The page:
The success of Penn Arts & Sciences—in everything that it does—rests unquestionably on its ability to attract and retain faculty of the highest caliber.
Our plan includes strategies to ensure that we take advantage of every opportunity to strengthen our faculty, from maximizing the impact of each new faculty hire to providing appropriate support, incentives, and mentorship at every stage of their careers.
Departments across Penn Arts and Sciences are thinking strategically about their long-range aspirations and finding common priorities across departmental lines--resulting in "cluster hires" and other innovative new approaches to recruitment.
Assistant Professor of Physics and Astronomy Eleni Katifori and her colleges are uniting approaches from physics, mathematics, and computer science to decipher the organizing principles of biological matter. This boundary-crossing scholarship is being promoted through an innovative collaboration known as the Evo Cluster -- short for Evolution of Dynamical Processes Far from Equilibrium. The initiative is shaping faculty recruitment efforts across natural science departments, with the goal of sharpening the focus on some of the biggest questions in science today.
Research requires financial resources, whether to run a laboratory, travel to a distant archive, or share findings at a conference. We will explore ways to increase our research funds so that our faculty may continue their pace of discovery and the School may continue to attract and retain the best faculty.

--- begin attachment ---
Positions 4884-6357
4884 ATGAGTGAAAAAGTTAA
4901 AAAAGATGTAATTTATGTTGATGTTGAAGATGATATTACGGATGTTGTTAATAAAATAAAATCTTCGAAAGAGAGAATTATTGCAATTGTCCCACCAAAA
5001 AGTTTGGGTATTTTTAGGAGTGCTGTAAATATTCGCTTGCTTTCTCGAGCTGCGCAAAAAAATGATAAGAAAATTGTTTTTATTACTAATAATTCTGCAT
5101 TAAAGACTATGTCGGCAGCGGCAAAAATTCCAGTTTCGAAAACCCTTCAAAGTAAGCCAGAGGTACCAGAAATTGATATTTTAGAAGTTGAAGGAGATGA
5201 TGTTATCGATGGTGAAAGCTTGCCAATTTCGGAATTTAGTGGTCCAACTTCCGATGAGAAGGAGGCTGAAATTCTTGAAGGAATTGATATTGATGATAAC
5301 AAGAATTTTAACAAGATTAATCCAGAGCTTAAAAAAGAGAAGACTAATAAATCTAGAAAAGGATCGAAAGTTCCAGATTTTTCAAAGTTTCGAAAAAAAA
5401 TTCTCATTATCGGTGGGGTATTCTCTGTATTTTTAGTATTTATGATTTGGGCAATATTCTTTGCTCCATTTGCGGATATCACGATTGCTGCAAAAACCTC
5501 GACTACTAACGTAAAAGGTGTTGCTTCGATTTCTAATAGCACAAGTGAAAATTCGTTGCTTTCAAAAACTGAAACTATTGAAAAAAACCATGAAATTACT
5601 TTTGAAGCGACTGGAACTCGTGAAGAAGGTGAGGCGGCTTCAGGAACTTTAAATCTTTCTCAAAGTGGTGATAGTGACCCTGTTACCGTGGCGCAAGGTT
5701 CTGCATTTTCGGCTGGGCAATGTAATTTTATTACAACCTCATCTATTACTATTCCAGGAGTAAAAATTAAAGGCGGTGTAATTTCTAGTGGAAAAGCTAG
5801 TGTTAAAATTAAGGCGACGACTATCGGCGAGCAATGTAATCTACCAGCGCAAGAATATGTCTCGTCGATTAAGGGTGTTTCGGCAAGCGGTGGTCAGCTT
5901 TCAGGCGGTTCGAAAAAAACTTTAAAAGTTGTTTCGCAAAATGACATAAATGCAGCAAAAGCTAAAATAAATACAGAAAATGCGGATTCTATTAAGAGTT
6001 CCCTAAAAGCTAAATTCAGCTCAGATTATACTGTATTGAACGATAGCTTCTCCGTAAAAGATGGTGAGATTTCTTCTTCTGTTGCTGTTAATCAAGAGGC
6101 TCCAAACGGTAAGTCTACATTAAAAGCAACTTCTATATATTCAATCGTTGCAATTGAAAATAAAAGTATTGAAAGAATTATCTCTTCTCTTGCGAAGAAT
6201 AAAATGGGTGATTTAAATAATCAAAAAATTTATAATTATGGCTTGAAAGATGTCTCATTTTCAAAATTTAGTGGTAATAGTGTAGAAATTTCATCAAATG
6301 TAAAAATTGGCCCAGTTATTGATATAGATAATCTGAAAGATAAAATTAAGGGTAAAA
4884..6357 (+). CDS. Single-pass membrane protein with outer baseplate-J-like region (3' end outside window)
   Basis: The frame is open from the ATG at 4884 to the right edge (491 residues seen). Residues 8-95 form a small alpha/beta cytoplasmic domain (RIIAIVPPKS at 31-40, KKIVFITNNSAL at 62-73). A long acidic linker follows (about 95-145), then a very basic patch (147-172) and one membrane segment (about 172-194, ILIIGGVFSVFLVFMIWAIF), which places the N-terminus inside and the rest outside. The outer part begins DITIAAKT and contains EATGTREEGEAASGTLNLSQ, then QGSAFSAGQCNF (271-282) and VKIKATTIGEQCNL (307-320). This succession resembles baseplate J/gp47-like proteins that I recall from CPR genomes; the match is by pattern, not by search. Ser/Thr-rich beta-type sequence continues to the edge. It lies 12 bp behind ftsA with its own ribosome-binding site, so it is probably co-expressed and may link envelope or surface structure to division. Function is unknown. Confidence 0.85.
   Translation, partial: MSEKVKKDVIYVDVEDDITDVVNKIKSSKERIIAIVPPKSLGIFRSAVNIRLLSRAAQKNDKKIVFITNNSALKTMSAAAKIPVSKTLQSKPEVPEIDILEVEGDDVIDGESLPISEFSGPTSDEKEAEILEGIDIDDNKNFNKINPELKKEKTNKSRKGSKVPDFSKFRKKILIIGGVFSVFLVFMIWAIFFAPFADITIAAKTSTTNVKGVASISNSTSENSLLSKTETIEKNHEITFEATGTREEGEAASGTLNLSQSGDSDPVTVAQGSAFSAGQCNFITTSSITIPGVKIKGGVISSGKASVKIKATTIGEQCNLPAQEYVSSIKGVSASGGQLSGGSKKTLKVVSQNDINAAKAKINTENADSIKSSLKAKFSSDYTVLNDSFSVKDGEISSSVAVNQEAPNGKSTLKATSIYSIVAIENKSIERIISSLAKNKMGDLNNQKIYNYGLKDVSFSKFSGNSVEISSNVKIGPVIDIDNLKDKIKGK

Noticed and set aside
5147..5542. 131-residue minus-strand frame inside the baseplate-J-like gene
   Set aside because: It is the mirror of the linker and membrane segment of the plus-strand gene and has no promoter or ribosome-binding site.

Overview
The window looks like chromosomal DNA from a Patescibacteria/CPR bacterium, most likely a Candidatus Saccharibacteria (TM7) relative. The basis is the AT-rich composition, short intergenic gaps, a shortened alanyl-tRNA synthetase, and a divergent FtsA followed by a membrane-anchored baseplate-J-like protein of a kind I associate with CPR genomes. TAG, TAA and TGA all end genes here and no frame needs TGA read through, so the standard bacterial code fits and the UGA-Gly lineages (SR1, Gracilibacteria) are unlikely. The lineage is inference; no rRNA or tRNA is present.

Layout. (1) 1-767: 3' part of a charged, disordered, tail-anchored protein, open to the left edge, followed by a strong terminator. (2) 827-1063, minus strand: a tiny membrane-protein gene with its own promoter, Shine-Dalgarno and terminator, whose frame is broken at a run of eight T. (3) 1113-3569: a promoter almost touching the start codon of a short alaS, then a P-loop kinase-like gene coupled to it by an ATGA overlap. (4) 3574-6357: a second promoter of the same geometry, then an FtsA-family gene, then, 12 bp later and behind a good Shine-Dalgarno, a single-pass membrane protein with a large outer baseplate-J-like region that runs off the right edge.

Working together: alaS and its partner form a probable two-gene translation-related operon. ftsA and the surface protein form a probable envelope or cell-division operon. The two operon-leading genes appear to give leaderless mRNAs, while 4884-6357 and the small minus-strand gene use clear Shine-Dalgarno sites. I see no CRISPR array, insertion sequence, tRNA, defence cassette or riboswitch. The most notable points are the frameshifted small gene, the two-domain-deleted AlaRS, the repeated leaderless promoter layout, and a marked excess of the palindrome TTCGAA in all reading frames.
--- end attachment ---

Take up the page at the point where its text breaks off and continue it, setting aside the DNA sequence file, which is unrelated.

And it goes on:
In his 2014 book The Amazing Bud Powell, Edmund J. and Louise W. Kahn Term Professor of Music Guy Ramsay examined Powell's career and music within a historical, cultural and social frame and explored the contradictions of his life, from the recording studio and the stage as one of the greatest pianists of his era, to the psych ward, jail and an untimely death. School funding helped Professor Ramsey complete work on this provocative book.
With a faculty of limited size, the School must make appointments that support the disciplines but also serve needs beyond their confines.
A better understanding of the mechanics of judgment and decision-making would have ramifications across the social sciences and beyond. PIK professors Barbara Mellers and Philip Tetlock are shedding new light on these processes through tier long-running Good Judgment Project. The project draws from diverse fields and has produced the surprising funding that the wisdom of the crowd is more accurate than traditional expert opinions. Mellers, the I. George Heyman University Professor and Tetlock, Leonore Annenberg University Professor, both hold appointments in Psychology and in the Wharton School.
Joint appointments across schools, such as the Penn Integrates Knowledge Professors, allow us to strengthen our departments while providing a launching point for exciting new lines of interdisciplinary inquiry and teaching.